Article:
Slowly but surely I seem to be working my way through the great music of the Fort Collins area, albeit in nice safe increments. This past weekend I saw 2 nights’ worth of music again. Friday night HWY(highway)287 and Bonnie and the Clydes were both playing- I’d met Darren Radach earlier at a Mama Lenny & the Remedy show, but only saw him briefly on stage then when he joined Mama Lenny to play harmonica for a song or two. I missed seeing him with HWY 287 that same week, so last Friday was the perfect opportunity to catch this band. Darren plays mandolin and sings with this band, and I always like hearing good mandolin playing.
I saw Bonnie and the Clydes, playing for a rather different crowd at an outdoor city street festival, where they played lots of fun covers with a few originals mixed in, but I was busy as a volunteer at that festival, and while I got some great photos of their show, I only actually heard parts of that show. I enjoyed what I heard then, of course, and have heard quite glowing praise of this band from other more seasoned music people in town, so the prospect of seeing them the same night as HWY 287 sounded great. It was a long night after an equally long week, and by the time the last song ended I was long past due for a nap, but It was still a great evening, and a lovely way to start a weekend.
I actually spent much of Friday night pondering which electronic instrument I want to start learning once I have an income to justify buying such a pricey toy. HWY 287 sports a Dobro-player, Ansel Foxley, so in between taking pictures of the rest of the band, who were all in better lighting, I spent quite a while watching Ansel and occasionally snapping a few more pictures. Since I only have 8 fingers and my wrists are fixed in place, I can’t play a regular guitar, mandolin or ukulele, especially not in standard positions. But, after watching Jerry Douglas this summer, and now Ansel Foxley as well, I think maybe I could manage to play Dobro the way these guys play it. These instruments look very cool, especially the all-metal shiny ones with the fancy grill-work. I’m pretty sure that the photo I really like of Neil Byrne sitting on the very green bank of a stream holding a very shiny green-looking guitar is in fact Neil holding the sort of Dobro/ reverberator guitar I particularly like the looks of.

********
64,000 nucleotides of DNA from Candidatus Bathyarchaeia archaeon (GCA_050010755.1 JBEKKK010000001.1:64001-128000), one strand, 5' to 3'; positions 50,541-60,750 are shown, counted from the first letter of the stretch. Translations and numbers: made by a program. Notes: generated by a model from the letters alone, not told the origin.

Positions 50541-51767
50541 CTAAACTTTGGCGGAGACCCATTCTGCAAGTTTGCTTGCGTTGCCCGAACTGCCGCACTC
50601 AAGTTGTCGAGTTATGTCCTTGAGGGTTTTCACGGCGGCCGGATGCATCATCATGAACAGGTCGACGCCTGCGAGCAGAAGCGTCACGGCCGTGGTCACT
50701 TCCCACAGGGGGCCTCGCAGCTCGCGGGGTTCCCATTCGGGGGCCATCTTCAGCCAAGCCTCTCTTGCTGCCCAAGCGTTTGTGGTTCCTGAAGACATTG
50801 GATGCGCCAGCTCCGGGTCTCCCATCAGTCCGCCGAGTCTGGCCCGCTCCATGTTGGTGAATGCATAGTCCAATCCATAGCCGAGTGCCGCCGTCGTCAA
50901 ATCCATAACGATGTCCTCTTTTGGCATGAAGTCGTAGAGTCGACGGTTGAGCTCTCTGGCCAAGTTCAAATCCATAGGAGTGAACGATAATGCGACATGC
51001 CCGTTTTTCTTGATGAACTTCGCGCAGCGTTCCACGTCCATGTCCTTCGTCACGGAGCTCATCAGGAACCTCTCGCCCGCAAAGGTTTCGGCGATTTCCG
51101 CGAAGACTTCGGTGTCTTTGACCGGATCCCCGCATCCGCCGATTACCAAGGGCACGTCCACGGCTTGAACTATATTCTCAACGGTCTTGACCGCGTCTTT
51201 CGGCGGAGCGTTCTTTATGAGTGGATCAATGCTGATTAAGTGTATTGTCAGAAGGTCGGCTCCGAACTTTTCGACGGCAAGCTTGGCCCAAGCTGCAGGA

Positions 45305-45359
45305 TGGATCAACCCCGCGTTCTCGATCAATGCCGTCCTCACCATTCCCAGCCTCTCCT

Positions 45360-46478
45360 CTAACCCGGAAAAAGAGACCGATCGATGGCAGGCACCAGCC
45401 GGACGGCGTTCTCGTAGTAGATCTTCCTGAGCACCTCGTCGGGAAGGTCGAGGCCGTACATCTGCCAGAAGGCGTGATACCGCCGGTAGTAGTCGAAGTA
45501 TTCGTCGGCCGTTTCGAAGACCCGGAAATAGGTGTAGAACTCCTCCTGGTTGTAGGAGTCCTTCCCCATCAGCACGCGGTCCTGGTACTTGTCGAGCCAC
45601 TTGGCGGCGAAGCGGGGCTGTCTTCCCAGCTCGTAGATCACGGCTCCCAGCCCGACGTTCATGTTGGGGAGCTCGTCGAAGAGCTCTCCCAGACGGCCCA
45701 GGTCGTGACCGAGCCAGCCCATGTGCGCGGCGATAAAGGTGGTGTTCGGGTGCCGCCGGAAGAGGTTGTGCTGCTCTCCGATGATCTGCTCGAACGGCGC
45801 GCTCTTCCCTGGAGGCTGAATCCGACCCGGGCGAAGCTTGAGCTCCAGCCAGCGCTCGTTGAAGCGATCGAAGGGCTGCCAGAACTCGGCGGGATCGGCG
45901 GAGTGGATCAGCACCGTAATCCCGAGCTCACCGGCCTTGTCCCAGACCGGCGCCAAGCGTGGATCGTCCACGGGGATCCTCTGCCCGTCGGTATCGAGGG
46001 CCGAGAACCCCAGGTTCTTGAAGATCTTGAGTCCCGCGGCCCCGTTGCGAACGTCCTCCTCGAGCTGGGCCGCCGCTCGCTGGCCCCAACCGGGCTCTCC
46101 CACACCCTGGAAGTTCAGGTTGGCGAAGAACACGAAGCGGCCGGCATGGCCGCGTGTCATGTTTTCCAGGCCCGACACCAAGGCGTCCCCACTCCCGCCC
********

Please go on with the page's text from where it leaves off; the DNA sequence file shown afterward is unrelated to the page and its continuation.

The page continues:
Of course, if that was all I was considering Friday night there would be no dilemma. But, in the second band, Bonnie and the Clydes, Chris Ramey plays a pedal steel guitar. I don’t know how I managed to go most of 30 years without knowing these fantastic instruments existed, but I only ‘discovered’ them in the past year. These instruments are like low tables, with the stuff of electric guitars embedded in them. I’ve known a very wee bit about electric guitars and how they work ever since reading Brian May’s blog posts a few years ago, but I’m still fascinated every time I see a real pedal guitar, and hear guitar like noises coming from such an odd-looking contraption.
Dobros look flashier, but I’m pretty sure I’d have an easier time learning to play the pedal steel guitar. And, yes, I spent a lot of time staring at Chris when he was playing his instrument at this show Friday night, studying how his hands move when he plays it. Watch out Universe, because whenever I find myself able to justify the expense I may very well be annoying the planet not just by singing along to practically every song I listen to, whistling along to whatever I can’t sing, but I may also be able to play my own instrumental accompaniment. 🙂
If this should in fact come to pass, Don’t blame either of these bands. They are both excellent, playing at the edge of country music where it meets alternative rock, bluegrass and whatever we are calling the music from the era before there were so many genre labels. Bonnie sings with a bit of a Southern accent, especially when she gets really into it, so on some songs her band could make you think you’ve been transported to a proper country bar, but overall both of these bands played a show you would not have to be a country fan to enjoy. Both bands can, and do, cover lots of classic country tunes, but their versions tend to be played for a contemporary audience, as straightforward music, no genre labeling required. Even in my anti-Country high school days, I would not have found this stuff outside my range of enjoyable music. The few songs they play that really are 100% country music are unlikely to make most Country-music haters run for the door, and for those of us who have come to terms with country music, either of these bands is well worth seeing.